It’s great that Ateneo will be hosting a non-political, private sector summit on the proposed partition of Camarines Sur into two provinces through a new province covering the fourth legislative district in the Caramoan Peninsula. Indeed, ABOUT TIME we divided Cam Sur. But, of course, the devil will be in the details. Hence, the conference could very well thresh all these things out in time for the next session of Congress.
For practical considerations, we can draw lessons from our beloved Archbishop of Caceres, Leonardo Z. Legaspi, OP, DD, STD. He has shown Cam Sur partition as the way to more effective management when he divided into two the Archdiocese of Caceres that then covered the geographical area of Cam Sur through the creation of the Prelature of Libmanan way back in 1989. And after 20 years, in 2009, Libmanan was promoted into a full-fledged Diocese independent of Caceres. In terms of governance, our local Church has certainly proven to be more than 20 years ahead of our civil authorities. Who knows there could yet be another partition for the Caramoan Peninsula with the increase in population and developments there?
Now, “Camarines Oriental” and “Nueva Camarines” have been floated as possible names to choose from. I don’t know why the need to cling to “Camarines”, which is actually the plural of the Spanish word “camarin”, that is, a mere storage place. But following Archbishop Legaspi’s lead for the Prelature of Libmanan after the name of its seat in Libmanan, it would be better if the new province were named after the mainland of Caramoan Peninsula. Thus, I go for “Caramoan Province.” Its capital could be the town of Caramoan itself.
More importantly, for tourism and development purposes, it’s Caramoan that has become well known around the world. Nobody would know “Camarines Oriental” or “Nueva Camarines.” But Caramoan is tops given its popular branding already as the Philippines’ secret paradise that’s even much better than Boracay. No need for expensive kay ganda campaign ad gimmickries, too. As Wikipedia informs us:
“The Caramoan Peninsula has gained tourism popularity in recent years. After the place has been featured in the news and local television programs, local and foreign travelers started to explore the beaches of the peninsula. Caramoan is one of the National Parks of the Philippines.”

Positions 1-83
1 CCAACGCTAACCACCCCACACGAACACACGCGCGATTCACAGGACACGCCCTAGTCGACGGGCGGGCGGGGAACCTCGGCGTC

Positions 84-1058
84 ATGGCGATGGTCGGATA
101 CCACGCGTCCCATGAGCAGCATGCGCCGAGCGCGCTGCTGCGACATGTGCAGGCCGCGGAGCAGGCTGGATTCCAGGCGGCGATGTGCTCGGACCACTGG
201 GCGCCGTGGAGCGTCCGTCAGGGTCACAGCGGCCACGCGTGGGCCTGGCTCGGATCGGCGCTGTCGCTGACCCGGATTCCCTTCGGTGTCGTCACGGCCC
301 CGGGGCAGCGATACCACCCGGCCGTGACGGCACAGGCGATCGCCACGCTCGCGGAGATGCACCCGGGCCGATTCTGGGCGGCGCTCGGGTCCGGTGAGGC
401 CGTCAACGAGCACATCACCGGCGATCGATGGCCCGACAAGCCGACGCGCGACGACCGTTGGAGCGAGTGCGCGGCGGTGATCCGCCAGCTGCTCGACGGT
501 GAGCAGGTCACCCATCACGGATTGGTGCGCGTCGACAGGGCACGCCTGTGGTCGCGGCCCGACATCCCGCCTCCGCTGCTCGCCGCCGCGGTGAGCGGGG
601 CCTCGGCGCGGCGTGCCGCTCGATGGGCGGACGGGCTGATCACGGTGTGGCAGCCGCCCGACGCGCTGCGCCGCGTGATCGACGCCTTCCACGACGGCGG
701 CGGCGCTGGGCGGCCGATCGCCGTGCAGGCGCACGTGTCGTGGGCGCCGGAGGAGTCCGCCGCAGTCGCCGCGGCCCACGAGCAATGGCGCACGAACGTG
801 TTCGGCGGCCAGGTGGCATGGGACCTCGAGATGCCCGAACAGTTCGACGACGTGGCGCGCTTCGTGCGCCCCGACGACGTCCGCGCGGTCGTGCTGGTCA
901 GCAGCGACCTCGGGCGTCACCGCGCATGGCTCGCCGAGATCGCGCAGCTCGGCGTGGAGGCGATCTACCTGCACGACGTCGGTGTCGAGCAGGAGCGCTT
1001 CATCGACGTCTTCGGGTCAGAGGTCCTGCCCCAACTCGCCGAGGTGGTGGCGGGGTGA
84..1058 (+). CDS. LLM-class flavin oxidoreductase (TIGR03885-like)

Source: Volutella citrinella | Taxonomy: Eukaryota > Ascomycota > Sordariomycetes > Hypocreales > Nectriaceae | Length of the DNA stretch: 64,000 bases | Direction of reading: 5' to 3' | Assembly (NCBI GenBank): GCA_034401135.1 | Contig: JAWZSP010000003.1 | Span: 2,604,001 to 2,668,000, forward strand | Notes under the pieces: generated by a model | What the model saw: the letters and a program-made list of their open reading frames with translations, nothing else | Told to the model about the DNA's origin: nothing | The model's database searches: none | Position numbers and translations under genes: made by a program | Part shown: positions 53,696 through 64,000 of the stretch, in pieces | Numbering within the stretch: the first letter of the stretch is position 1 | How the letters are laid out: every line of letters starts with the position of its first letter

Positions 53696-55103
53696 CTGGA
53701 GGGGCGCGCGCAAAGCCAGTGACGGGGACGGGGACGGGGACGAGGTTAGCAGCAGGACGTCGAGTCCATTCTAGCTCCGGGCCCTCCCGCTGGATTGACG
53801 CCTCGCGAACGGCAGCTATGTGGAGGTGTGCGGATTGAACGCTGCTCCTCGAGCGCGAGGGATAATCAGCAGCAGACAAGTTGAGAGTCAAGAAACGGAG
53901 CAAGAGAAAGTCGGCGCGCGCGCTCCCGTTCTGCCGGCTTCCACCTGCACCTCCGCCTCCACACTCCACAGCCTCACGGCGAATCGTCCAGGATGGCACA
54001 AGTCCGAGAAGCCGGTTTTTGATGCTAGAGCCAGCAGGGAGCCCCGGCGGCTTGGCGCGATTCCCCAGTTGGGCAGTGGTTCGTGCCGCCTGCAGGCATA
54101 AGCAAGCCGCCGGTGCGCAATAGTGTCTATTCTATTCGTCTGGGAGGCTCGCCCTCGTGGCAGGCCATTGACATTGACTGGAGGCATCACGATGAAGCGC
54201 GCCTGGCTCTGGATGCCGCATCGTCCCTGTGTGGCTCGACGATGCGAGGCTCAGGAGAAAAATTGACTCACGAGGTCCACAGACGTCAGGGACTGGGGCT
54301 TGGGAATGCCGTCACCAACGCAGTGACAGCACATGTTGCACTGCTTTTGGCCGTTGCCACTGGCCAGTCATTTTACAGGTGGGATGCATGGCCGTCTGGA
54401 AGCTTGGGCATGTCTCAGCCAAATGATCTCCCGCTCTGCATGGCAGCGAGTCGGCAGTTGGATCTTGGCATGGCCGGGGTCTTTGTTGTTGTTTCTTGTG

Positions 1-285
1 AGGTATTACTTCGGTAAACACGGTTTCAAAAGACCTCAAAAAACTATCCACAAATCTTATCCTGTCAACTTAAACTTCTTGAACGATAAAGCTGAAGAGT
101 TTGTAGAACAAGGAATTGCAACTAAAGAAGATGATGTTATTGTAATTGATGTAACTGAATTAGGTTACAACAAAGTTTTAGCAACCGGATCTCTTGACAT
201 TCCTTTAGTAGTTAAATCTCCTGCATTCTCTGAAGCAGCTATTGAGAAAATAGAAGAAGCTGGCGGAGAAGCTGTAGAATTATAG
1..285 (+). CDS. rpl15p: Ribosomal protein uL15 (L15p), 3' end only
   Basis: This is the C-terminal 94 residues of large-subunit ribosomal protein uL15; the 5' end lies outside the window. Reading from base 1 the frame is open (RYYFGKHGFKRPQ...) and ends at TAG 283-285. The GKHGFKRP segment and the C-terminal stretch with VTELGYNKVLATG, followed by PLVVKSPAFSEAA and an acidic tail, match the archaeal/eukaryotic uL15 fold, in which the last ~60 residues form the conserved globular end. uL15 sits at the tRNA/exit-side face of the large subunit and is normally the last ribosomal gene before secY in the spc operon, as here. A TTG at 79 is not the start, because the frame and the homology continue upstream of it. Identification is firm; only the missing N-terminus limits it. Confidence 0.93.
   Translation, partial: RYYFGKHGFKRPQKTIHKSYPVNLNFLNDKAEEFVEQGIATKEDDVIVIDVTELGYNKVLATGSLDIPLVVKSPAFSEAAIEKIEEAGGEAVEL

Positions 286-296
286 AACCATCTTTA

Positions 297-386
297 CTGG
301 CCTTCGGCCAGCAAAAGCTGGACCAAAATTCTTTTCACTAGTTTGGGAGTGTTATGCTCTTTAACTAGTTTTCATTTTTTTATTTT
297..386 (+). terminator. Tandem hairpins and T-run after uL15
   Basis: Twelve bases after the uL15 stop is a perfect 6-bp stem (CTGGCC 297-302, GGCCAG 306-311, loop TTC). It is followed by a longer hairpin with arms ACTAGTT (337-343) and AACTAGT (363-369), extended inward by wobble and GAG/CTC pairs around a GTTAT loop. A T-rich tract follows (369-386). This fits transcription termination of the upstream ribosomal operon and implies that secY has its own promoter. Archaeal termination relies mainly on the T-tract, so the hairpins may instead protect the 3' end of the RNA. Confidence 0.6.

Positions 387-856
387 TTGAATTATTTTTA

“Popular tourist destinations are the Caramoan National Park, the Centro, and Gota Beach, and popular activities include diving, swimming, snorkeling and spelunking.”
Verily, we even have R.A. No. 9445 passed by Congress in 2007, which “declare[d] the islands of Lahuy, Cotivas, Guinahuan, Luksuhin, Malibagan and Masag, off the northeastern coast of the Municipality of Caramoan, Province of Camarines Sur as national tourism zones.”
“For a relatively unobtrusive island known as the Philippine’s secret paradise, Caramoan Peninsula has probably had the most international TV exposure than any of the country’s 7107 islands,” Manila Bulletin reported in a feature article “The Lure of Caramoan Island” written by Jacky Lynne A. Oiga, Feb. 20, 2010 (http://www.mb.com.ph/node/244441/the-lure-caramoan-i).
Caramoan is even rich in history and environmental significance as we may glean from Wikipedia:
“The name Caramoan has been officially adopted since 1619, the year it was founded by a Spanish missionary friar, Francisco de la Cruz Y Oropesa. Fr. Oropesa penetrated the thick virgin forest of the Caramoan Peninsula and founded a small settlement in a place called Baluarte. This settlement was subsequently turned over to the administration of the Holy Bishopric in 1696.”
“The small town of Caramoan is located at the tip of Caramoan Peninsula, a rugged place of land extending into the waters of the Maqueda Channel on the North and East and Lagonoy Gulf on the South. Prior to the arrival of the Spaniards, it was determined that the place was once called Guta de Leche, which was given by Dutch traders who operated a gold mine in Lahuy Island and who frequented the area to trade with the natives. The name was perhaps derived from the milkdrop stalagmites found among the rocks of Guta Port. Upon the arrival of the Spaniards, the place came to be called ‘Carahan’ for the sea turtle, which was at that time to be found in great number along the shores of the Peninsula.”
And as a final and most important point, allowing self-governance for the people of Caramoan Peninsula who have historically been isolated and neglected by the national and provincial governments—until now you can’t travel by road to their various communities—would be the best path to genuine development.
Power to the People!
Significantly, creating a Caramoan Province in this year 2011 would be highly symbolic and most timely. 2011 is the 25th year of the United Nations Declaration on the Right to Development that was proclaimed by the UN General Assembly on December 4, 1986. This Declaration affirmed that development is a human right. And one of the implications of this international recognition was the fact that government trickle-down policies that sacrificed certain sectors of the population in the name of national or local economic growth, for example, unjust relocations in favor of dollar earnings, constitute an egregious violation of human rights.
Core provisions of the Declaration read:
Godspeed for the new Caramoan Province!